Ever so gently I removed the soggy piece of paper with handwritten words on both sides, almost indecipherable. I placed the message on our dashboard, hoping it would dry in the bright sun, retaining the words. Pensacola Bay had obliterated most of the writing. The message was disintegrating before our eyes. We were astounded.

Alas, the message was in Spanish, which neither Tim nor I could read. I reached out to one of our Spanish speaking friends and a fellow artist, Ody, who did a quick translation, "Jayne," Ody said, "this is so sad." When we returned home I researched and discovered the full translation, which brought me to tears. It read:

“Rebecca, My Nina, I miss you a lot, and so do your brothers. You were always a smiling girl who made our lives happy. Strong, confident, brave and determined. Always happy. We miss you a lot. I ask God to continue blessing you and he gives me the strength and I will continue to go ahead. I will miss you until the last day of my life! You always were and are my Nina…I love you, Rebecca. You are the best daughter and girl. Exceptional. God gave me the opportunity and blessing to have you for 17 years. I am very blessed to have had you with us for 17 years. My Rebecca. I love you.”

The grief in this mother’s voice was sent directly from her heart delivered in a bottle to strangers on a beach in Pensacola. She wanted to share her grief. She asked for nothing but for her voice to be heard. Her beloved daughter had died too soon. We don’t know how, or why. We only knew one woman in pain had launched her message in a bottle, hoping someone would discover it. She wanted validation of her grief, of her daughter, Rebecca, and the value of her daughter’s life.

We thought long and hard over the discoveries and value this bottle held. Why, we wondered, do people leave messages in a bottle, and then launch them into the ocean? Finally, the answer came to us in myriad ways.

Rebecca’s mom wanted her voice to be heard, secretly, anonymously. She wanted strangers to recognize her love and the loss of her daughter. People leave messages in bottles, we finally understood, because some messages are too painful to be shared with any but strangers.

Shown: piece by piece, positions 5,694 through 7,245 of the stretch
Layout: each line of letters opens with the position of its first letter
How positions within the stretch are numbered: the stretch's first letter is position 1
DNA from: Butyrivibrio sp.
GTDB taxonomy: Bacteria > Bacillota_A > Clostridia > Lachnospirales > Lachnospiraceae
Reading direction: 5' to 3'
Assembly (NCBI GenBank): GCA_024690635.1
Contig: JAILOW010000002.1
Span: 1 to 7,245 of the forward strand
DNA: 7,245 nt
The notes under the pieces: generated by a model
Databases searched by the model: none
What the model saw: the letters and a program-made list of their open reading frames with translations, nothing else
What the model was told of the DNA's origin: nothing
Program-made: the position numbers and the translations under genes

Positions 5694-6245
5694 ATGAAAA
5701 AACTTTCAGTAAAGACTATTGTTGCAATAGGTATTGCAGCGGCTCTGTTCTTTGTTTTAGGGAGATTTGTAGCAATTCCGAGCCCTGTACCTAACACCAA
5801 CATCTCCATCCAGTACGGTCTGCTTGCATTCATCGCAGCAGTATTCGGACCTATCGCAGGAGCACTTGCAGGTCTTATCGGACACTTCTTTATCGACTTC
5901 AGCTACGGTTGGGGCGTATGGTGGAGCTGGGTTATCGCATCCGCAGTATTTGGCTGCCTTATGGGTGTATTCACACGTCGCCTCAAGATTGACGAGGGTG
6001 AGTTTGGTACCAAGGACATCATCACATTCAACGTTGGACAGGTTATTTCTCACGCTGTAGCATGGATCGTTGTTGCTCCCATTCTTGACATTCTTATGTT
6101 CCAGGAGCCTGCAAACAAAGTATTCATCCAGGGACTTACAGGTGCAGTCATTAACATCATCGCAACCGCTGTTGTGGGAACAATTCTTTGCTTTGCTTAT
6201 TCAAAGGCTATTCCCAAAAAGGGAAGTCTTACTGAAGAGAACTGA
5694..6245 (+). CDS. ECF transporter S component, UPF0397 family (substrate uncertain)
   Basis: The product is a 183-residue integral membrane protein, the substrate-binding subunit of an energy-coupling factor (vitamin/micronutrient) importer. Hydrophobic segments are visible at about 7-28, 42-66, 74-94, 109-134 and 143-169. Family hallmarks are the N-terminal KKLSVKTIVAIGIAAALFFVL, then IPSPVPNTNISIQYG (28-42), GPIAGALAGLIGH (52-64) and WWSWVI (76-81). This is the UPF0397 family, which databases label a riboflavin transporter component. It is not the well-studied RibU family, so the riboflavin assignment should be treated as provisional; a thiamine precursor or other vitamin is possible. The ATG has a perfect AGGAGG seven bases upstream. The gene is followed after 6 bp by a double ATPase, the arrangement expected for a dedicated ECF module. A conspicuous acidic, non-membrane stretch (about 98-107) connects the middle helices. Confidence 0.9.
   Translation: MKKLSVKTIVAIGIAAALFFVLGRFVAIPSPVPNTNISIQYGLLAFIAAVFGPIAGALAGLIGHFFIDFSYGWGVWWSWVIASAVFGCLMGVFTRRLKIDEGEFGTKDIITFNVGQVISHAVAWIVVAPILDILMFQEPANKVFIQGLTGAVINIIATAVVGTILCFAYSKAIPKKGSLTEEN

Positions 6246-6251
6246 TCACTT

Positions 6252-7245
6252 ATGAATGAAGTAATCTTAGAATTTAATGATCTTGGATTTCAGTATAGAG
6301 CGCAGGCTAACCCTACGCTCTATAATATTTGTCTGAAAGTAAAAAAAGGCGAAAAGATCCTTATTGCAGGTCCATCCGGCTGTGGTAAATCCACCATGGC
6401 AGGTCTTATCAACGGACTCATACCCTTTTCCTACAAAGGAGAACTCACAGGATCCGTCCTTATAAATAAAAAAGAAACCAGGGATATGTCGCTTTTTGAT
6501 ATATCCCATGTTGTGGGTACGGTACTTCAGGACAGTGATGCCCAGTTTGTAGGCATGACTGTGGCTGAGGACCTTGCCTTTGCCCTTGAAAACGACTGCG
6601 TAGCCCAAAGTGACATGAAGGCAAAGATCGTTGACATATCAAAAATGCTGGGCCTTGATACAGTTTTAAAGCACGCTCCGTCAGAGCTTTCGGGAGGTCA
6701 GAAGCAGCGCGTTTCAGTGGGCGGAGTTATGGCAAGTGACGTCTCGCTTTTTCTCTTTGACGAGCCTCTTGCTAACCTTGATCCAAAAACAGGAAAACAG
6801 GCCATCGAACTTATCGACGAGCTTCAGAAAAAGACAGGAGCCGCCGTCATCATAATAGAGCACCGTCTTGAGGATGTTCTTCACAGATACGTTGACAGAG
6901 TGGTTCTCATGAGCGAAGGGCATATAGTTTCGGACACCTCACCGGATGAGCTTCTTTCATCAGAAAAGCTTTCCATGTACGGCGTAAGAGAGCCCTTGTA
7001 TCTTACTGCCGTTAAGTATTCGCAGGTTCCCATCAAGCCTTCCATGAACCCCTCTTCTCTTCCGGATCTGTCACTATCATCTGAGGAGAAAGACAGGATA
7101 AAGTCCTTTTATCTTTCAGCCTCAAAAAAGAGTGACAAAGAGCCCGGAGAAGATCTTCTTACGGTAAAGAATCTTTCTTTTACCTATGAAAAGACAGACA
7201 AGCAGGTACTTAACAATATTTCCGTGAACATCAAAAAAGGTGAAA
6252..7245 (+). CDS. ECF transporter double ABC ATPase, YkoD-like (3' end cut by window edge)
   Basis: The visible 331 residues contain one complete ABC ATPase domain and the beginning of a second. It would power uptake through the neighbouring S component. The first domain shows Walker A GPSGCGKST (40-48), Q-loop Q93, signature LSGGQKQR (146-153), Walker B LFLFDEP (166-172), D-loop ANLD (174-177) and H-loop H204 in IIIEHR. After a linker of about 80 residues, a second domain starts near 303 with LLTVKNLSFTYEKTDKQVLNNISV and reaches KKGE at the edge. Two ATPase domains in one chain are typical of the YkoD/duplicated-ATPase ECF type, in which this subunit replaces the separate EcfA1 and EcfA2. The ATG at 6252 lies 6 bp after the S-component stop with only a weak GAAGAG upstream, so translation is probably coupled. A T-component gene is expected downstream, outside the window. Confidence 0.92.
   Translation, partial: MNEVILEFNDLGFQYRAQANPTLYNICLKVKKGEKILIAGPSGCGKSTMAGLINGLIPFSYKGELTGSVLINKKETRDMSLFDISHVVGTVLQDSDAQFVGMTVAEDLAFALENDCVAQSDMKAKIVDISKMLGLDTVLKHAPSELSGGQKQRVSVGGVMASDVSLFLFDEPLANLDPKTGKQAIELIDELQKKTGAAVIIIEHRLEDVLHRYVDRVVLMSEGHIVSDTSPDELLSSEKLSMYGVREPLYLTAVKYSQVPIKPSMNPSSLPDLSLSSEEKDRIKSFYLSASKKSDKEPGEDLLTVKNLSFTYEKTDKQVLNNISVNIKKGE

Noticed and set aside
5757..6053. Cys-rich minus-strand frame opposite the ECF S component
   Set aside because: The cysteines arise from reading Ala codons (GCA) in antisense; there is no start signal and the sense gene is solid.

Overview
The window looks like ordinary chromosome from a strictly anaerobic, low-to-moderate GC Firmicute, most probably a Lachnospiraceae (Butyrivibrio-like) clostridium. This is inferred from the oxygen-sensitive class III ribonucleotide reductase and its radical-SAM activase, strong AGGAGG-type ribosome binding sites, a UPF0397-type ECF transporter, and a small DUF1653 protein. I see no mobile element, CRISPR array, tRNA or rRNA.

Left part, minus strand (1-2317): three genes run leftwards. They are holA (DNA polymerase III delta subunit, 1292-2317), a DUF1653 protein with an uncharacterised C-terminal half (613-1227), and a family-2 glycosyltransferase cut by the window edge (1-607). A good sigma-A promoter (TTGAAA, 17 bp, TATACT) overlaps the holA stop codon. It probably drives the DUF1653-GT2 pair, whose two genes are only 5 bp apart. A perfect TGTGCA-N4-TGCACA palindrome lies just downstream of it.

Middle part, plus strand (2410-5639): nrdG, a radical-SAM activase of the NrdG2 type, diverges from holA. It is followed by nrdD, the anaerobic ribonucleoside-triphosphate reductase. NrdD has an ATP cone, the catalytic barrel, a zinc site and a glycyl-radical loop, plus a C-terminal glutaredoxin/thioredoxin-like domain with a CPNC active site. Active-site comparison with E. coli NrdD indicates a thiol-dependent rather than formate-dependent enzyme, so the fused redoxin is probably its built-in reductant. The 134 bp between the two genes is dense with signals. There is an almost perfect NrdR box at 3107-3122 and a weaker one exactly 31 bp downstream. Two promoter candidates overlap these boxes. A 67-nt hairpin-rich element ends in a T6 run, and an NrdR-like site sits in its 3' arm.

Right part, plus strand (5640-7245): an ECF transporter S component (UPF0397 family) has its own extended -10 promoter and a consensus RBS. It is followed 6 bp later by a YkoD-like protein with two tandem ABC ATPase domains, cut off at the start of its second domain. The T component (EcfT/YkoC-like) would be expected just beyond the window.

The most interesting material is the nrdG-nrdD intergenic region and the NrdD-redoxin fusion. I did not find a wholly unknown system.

We clearly heard the emotions behind her words: “I am here. My daughter is gone. Hear my voice. Connect with my tears. Yet, I will survive.'

We felt so fortunate that this message had washed up at our feet. We felt this mother’s pain. We understood that everything should have been beginning for Rebecca, instead of ending. Rebecca’s life was encapsulated in a message in a bottle. This, we realized, is why people launch messages in bottles. To be heard, acknowledged, validated.

There might not be solace yet for Rebecca’s mom, but she is working through her grief. Her message in her bottle was her connection to the living, to healing, a message she wanted to share with the world, launched on ocean waves. She wanted to reach another beating, living heart. She did.

Whoever you are, Rebecca’s mom, we hear you. Thank you for sending your message in a bottle, which I will broadcast on my ocean of words.

Isn’t that why we send messages, however we choose to send them? We are all sending messages in bottles, everyday. My hope is that others find our messages, recognize them, and validate our existence.